I haven’t seen them at home, but in my head I draw them in the studio, together, smiling coyly – with her calling him, “chulo”.

New as an act, Jen and Brent aren’t interested in playing live. Not just yet. For just as they are taking their time as lovers – they have been dating for two years and still don’t live together – their music is taking its time. Still, that hasn’t deterred Pitchfork from keeping their eye on them. Musicians in Denver are talking too – for the most part those that actually know the faces of the often mysterious and shy couple.

Perhaps theirs is a healthy tale of caution, for the kind of intimacy that they share as musicians is, afterall, intensely delicate and mysterious. And sure, the word “intimacy” on its own or especially when it is yoked to anything else in your life, is delicate – possibly phony. But the couple doesn’t flinch at this descriptor – for they are humble kin, the kind of humans that know the profound when they touch it. For sure, they know how the opening-up of the ribcage happens when you’re huddled over the song that you painstakingly, personally delivered – and how that mirrors any romance of the heart and mind.

Jen spent time as a songwriter, playing her lonely guitar under solitary lights of only imagined stages. Brent came from the DIY world in the west. Together their sensibilities and ethics have aligned to form Pina Chulada, an act that is employing their personal patience to hold steady-enough to their slow musical escalation. They continue to record and have a project due soon, but only have two songs completed at the time of this writing (yes, only two, and yes, we were moved that much to crave the chance to tell their story first).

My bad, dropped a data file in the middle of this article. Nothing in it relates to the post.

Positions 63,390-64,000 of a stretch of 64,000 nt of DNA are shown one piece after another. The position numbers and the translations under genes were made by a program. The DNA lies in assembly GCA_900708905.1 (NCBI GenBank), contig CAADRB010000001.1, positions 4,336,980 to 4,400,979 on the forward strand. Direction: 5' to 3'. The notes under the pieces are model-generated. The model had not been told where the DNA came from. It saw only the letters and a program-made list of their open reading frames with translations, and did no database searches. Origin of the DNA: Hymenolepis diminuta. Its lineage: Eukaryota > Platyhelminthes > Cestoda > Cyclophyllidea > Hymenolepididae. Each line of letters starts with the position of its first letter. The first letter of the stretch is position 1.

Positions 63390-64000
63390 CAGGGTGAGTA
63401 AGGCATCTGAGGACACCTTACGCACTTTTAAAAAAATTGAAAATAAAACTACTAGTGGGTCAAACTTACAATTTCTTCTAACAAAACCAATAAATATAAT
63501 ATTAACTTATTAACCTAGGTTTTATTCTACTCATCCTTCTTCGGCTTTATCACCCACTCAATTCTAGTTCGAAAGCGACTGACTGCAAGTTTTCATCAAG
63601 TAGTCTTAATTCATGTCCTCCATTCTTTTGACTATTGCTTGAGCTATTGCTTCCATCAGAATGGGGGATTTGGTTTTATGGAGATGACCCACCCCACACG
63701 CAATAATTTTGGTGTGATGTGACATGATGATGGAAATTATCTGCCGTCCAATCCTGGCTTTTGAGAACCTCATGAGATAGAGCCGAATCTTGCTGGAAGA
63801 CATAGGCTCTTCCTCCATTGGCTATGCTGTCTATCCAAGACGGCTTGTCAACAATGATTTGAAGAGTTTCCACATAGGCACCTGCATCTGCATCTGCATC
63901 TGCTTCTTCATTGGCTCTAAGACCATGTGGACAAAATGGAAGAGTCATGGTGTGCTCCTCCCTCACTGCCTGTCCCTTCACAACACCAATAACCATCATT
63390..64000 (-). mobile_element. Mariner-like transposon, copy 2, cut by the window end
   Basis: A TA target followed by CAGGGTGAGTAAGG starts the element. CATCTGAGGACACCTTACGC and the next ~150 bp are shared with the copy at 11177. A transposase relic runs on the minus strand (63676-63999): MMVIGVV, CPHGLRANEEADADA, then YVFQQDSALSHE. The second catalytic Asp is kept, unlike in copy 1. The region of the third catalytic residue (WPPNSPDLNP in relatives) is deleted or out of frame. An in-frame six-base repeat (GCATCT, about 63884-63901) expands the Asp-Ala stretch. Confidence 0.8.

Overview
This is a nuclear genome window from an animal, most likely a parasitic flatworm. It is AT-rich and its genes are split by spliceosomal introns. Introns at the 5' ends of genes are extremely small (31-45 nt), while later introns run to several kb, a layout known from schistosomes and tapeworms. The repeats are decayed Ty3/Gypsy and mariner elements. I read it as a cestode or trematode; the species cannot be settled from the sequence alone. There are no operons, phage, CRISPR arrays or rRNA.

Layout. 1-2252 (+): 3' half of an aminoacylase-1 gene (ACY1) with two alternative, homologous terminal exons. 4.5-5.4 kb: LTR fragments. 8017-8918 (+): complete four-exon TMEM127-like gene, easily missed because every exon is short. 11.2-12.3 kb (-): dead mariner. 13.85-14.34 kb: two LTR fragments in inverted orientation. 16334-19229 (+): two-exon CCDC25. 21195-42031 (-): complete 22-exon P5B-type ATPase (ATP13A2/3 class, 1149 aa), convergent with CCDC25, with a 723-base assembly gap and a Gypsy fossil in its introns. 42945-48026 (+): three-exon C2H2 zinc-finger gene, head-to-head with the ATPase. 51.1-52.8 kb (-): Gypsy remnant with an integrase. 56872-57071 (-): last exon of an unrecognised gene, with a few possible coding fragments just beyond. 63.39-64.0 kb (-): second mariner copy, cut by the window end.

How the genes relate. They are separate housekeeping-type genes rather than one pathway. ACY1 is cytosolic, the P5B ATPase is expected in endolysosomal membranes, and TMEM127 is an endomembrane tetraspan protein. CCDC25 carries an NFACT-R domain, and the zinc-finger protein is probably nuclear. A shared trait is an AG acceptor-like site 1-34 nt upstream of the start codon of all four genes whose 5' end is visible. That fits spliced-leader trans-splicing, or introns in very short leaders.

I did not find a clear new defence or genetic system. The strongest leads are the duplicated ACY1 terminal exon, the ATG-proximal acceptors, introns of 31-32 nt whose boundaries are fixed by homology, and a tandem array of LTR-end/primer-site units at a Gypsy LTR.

They are a learning unit, dedicated to growing as both musicians and two people yoked cosmically together in this empty universe. Brent’s electronic ideas are finding more and more acoustic solutions to the electronic swells of song. Together they are playing with how their live show will look, mulling-over how that will feel on the public stage, this private love. They are still creating cohesion in their band identity. Brent is learning, learning how to interpret Jen and Jen is learning, swerving how to interpret him and the world that they live in so that she can continue to color her starry skies with her starry eyes and the adoring characters of her song stories so that Brent can paint his pillowy explosions of white water crashing into the violent, peaceful parts of the earth.

I haven’t looked in the window of their recording studio, but in my mind I toss around the idea of music as a relationship-builder. When I close my eyes and open my ears to feel the sound of Pina Chulada I think of music as a carpenter: building the sea and the sand and swelling my heart like it does the tide, up and down and in and out.

Don’t drift away in the currents, for Pina Chulada’s first big moves will be made before the vernal equinox in 2011: www.myspace.com/pinachulada.